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CODbasser

Lmb Guarding Fry, Eating Its Fry?

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Yesterday while fishing a small tournament, my partner and I saw several fish guarding fry. We saw one several times through out the day while checking beds. She appeared to be swimming through the ball of fry and eating them; why would this fish be eating the babies she was guarding? Or is there another explaination for that kind of behavior?

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First off it's the male that actualy guards the fry. From what I have read once the female deserts her hubby and kids, the kids are fair game :(

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First off it's the male that actualy guards the fry. From what I have read once the female deserts her hubby and kids, the kids are fair game :(

Male or female... Why would it be called guarding if they eat them? This was a 3+ fish so that is why i thought it may have been the female.

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Many species of fish will consume their young. In the case of LMB, the male will guard the fry from bluegill and other nest raiders until they reach a certain size, then he will turn and chase them to go out on their own. He will eat some. The ones easiest to catch. That is natures way of getting rid of smaller, weaker, sick or genetic problems. Basic survival of the fittest. I hope that helps to answer your question.

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i saw this yesterday in VA, there was a male and female hanging out around what seemed like a thousand fry in a pond. this was right at the bank and i had nightcrawlers with me. i caught the male first, released him and he dissappeared into the pond. then i observed the female shortly thereafter eating the fry, tossed out a crawler and caught her, she never came back and ate more while i was there. later in another part of the pond i saw fry that appeared to have no bass 'guarding' them

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You guys do know that quite a few hard baits come in a pattern called "Baby Bass", right? It's just nature at work.

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In the grand scheme, "guarding" fry and "eating" fry are both functions of survival.

Guarding is only necessary until the fry become self-sufficient, thereafter dad himself

is often the first predator to enforce "survival of the fittest", the same way he was raised.

Don't knock it, it's been working for millions of years :)

Roger.

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You guys do know that quite a few hard baits come in a pattern called "Baby Bass", right? It's just nature at work.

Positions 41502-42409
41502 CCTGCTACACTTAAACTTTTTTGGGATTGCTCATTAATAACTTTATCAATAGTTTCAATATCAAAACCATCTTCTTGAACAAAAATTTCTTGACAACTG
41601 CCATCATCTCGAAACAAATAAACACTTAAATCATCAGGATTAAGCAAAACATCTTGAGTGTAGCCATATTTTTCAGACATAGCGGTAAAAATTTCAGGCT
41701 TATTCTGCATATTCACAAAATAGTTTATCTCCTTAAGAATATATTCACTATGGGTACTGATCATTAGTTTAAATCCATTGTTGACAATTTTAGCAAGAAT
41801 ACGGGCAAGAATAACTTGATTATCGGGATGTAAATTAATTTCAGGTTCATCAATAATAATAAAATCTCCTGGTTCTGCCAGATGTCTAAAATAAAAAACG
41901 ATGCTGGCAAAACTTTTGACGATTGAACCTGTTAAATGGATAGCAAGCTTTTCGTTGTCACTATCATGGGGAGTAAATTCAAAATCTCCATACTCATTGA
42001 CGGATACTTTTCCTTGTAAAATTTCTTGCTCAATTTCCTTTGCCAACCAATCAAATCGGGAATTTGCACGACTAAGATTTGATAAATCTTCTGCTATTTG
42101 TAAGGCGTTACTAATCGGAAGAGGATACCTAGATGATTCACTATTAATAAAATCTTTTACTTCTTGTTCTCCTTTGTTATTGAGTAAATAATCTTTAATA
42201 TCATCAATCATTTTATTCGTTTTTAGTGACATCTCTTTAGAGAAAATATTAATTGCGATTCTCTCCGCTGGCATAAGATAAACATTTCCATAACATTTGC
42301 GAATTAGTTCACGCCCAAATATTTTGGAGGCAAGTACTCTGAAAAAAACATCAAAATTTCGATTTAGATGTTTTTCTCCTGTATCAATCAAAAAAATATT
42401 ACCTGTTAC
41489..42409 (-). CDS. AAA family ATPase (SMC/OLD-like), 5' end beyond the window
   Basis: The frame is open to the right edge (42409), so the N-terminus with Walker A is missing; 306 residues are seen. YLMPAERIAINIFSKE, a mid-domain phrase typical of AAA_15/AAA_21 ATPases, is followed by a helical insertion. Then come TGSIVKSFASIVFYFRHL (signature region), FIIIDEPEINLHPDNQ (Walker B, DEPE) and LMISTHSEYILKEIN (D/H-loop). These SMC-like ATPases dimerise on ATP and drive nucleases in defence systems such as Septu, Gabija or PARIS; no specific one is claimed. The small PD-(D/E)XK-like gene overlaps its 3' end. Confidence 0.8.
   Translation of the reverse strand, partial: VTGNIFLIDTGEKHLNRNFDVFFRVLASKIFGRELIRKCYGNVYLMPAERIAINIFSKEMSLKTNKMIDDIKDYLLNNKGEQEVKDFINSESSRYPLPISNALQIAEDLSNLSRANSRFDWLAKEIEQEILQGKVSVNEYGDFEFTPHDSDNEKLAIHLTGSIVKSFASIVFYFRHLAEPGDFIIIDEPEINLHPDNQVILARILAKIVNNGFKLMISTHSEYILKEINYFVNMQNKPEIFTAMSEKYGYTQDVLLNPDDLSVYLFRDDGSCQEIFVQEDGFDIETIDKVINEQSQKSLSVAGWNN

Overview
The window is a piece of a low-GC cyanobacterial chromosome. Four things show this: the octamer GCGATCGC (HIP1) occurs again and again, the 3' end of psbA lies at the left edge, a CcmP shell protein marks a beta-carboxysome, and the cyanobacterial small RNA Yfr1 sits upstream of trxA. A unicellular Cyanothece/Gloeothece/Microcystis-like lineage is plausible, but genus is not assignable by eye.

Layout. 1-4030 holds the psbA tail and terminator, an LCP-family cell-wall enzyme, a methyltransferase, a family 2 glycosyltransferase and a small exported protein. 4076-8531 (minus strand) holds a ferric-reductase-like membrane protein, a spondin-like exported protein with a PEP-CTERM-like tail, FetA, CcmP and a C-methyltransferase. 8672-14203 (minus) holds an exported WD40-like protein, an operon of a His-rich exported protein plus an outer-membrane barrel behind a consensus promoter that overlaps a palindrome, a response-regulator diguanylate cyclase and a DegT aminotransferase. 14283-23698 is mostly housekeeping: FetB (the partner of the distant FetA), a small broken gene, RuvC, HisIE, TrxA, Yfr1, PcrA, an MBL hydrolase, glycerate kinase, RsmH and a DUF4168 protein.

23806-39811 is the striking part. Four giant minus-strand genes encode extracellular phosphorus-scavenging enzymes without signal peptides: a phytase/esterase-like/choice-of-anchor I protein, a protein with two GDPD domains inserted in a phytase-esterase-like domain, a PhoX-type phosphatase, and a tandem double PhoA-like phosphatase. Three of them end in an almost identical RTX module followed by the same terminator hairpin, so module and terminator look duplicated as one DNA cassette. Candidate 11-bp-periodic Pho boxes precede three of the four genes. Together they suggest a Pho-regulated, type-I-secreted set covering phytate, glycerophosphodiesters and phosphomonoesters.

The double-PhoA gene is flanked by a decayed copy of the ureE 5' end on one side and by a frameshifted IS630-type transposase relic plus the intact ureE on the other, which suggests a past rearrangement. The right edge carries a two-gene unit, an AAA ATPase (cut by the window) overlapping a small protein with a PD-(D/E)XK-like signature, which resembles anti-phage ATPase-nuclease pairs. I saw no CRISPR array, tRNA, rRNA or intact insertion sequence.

indeed, i was just telling my account of witnessing this. i own several baby bass colored hard baits. and one of my most productive soft baits has been the kinami flash in baby bass color...

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I've seen this hundreds of X's. Totally normal behavior.

Like it has already been said, survival of the fittest.... and, nature at work.

Fish

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We all know about baby bass lures, the fry were to small too look like a baby anything haha...thousands of them.. I get the survival of the fittest thing, just seems to go against the purpose of the spawn. Like stated above, its worked for a gazillion years haha. Was just curious if there were any other explanations.

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I agree, it does seem a bit strange. That is natures way. A single female bass will only spawn once per year, except for extreme S. Fl, Mexico, and Central America. The male chasing and eating some of the weak fry will not hurt the numbers. A single female bass will lay thousands of eggs. All of the bass in a lake do not spawn at exactly the same time. They come to the shallows in waves usually on full moon nights when the water temps have warmed back up to between 50 to 60 degrees F. We have spawning activity for several months in the south. The eggs normally hatch in about a week. The large number of eggs insures that some will make it to adults. The male gets a few, and predators, like birds and other fish take many more. Strange, but it works and it keeps the genetics strong and viable.

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Think of it this way. If every fry made it to adulthood in a very short amount of time your lake will have nothing but skinny bass in it due to a uneven ratio of predators and bait fish. 

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